The National Academies of Sciences, Engineering, and Medicine’s study, ‘Lessons Learned from the Fukushima Nuclear Accident for Improving Safety and Security of US Nuclear Plants,’ is the second installment of a two-part study ordered by Congress on the 2011 Fukushima Daiichi nuclear disaster in Japan. It not only cites, but also outright challenges a 2014 study by the Nuclear Regulatory Commission, the US industry’s regulator and enforcer of safety standards.

The spent fuel, The Academies’ study recommends, is safer in dry casks rather than pools, because of the risk of leaks, drawing water away from the irradiated nuclear rods. An accident, terrorist attack or malicious employee all pose greater dangers to the pools, the study says.

Aside from calling on the Nuclear Regulatory Commission to offer a better evaluation of the health risks posed, The Academies study conducted by 17 engineers, nuclear physicists and other scientists demands the commission fulfill a 10-year-old promise to put together an impartial review of the surveillance and security policies on spent nuclear fuel.

“Even with the recommendations that the Academies’ board has put together,” Nuclear Regulatory Commission spokesman Scott Burnell responded, “we continue to conclude that spent fuel is being stored safely and securely in the US.”

“Nothing in the report causes immediate concern,” Burnell added, although the commission is planning a more formal follow-up later this year, according to The Center for Public Integrity.

Congress felt compelled to fund the study on Japan’s natural-turned-nuclear disaster to help prevent a similar accident from occurring in the US. On March 11, 2011, the Daiichi nuclear plant in Fukushima was thrashed by an earthquake and tsunami, leaving three reactors without power or coolants, which resulted in their radioactive cores melting down.

Pure luck kept the disaster from becoming even worse, The Acadamies found. Instead of Daiichi’s highly radioactive rods being exposed to oxygen, which would have sent over 13 million people packing from as far as 177 miles south in Tokyo, a leak happened to be situated between a fuel rod pool and a reactor core, which sent just enough coolant to keep the vulnerable rods from rising above the water. In the end, 470,000 people were evacuated and the still ongoing cleanup is estimated to cost about $93 billion.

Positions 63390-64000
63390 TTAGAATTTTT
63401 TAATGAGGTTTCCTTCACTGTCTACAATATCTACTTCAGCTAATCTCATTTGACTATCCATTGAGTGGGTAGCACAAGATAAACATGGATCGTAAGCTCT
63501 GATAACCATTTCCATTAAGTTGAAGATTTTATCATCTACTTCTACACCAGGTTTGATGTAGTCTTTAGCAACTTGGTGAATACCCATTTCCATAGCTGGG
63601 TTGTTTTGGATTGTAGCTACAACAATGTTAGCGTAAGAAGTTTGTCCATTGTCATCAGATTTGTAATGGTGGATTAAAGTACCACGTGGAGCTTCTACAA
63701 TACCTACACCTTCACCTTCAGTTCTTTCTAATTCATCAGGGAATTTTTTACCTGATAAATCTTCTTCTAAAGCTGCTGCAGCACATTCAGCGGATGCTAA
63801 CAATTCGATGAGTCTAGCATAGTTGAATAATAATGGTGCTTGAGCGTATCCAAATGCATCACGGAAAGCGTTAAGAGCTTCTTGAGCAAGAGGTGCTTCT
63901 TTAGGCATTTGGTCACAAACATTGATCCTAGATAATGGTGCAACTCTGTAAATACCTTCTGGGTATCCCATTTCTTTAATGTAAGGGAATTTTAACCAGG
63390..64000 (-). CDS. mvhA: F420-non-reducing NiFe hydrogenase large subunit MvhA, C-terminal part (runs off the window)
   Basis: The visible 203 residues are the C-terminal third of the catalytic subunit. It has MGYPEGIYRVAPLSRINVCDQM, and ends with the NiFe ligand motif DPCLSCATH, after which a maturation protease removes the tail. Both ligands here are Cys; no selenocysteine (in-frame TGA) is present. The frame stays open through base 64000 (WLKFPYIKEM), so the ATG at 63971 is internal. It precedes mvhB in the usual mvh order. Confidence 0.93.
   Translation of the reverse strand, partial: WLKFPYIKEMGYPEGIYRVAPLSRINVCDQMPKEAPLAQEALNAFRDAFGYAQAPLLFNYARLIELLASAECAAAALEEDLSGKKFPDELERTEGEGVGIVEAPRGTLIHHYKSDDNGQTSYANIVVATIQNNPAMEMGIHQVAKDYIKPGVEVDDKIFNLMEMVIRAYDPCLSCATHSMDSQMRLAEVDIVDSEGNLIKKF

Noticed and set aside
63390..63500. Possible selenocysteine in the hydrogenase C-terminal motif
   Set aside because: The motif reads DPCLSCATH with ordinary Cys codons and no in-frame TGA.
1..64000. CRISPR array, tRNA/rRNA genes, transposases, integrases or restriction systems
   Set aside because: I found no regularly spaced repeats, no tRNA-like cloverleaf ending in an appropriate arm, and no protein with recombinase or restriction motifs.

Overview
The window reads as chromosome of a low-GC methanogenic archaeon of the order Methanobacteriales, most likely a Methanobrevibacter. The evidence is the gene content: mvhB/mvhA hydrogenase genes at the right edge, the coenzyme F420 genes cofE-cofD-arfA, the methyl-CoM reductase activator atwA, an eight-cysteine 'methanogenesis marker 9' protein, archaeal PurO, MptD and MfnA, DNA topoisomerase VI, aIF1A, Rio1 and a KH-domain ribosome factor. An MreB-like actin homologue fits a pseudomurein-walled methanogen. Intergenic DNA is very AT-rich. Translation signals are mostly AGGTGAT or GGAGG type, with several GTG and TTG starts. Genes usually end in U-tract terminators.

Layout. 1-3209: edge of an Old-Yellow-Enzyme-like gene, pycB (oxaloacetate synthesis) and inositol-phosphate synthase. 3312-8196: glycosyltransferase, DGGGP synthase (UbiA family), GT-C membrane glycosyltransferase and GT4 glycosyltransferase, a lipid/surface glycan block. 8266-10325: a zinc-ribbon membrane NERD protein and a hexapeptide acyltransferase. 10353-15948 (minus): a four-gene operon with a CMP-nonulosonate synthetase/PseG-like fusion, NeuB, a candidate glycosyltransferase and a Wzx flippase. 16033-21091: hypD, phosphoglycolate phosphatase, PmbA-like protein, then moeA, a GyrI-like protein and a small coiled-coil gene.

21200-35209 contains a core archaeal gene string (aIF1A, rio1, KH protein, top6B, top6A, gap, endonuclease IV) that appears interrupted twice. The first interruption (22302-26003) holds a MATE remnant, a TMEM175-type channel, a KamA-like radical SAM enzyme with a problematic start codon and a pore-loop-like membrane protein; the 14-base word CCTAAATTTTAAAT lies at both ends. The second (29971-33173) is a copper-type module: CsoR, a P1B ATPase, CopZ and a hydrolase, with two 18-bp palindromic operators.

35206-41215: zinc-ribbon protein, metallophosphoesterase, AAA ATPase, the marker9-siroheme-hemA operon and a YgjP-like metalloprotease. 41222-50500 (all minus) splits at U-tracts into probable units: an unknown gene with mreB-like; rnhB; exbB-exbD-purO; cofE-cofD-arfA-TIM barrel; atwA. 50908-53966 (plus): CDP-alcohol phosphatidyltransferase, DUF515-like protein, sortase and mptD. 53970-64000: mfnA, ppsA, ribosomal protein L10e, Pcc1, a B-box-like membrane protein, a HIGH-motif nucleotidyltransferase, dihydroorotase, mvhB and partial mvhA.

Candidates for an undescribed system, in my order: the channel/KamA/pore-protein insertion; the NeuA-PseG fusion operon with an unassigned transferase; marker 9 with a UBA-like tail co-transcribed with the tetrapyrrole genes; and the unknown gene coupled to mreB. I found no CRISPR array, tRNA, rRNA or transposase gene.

The Nuclear Regulatory Commission’s 2014 study put the highest odds of an earthquake happening near spent fuel storage at one in 10 million years, boasting that “spent fuel pools are likely to withstand severe earthquakes without leaking,” while the odds of a terrorist attack or internal subversion were deemed incalculable and left out of any risk assessment.

Calling that cost-benefit analysis “deeply flawed,” The Academies panel member Frank von Hippel, also an emeritus professor and senior research physicist at Princeton University, complained that the commission’s study also left out the impact on property contamination in a 50-mile radius of an accident, tourism rates and the economy, The Center for Public Integrity reported.

The new analysis also calls for new officially designated risk assessments of safety and financial impacts at the federal level as well as what improvements aboveground dry casks may bring compared to pools. The latter is estimated to cost upwards of $4 billion by the industry.

From RT

Posted by The NON-Conformist

 

Here’s what exactly the FBI wanted from Apple

Apple Inc. Chief Executive Tim Cook said in a sharp online letterthat the company will oppose a federal judge’s order to help unlock a San Bernardino, Calif. attacker’s phone.

Image: Apple

“Apple complies with valid subpoenas and search warrants, as we have in the San Bernardino case,” Cook wrote. “We have also made Apple engineers available to advise the FBI, and we’ve offered our best ideas on a number of investigative options at their disposal.”

So what more did the FBI ask for that Cook is outright refusing? Here’s a breakdown of what exactly the feds wanted from Apple and why Cook said no:

More from MarketWatch

Posted by The NON-Conformist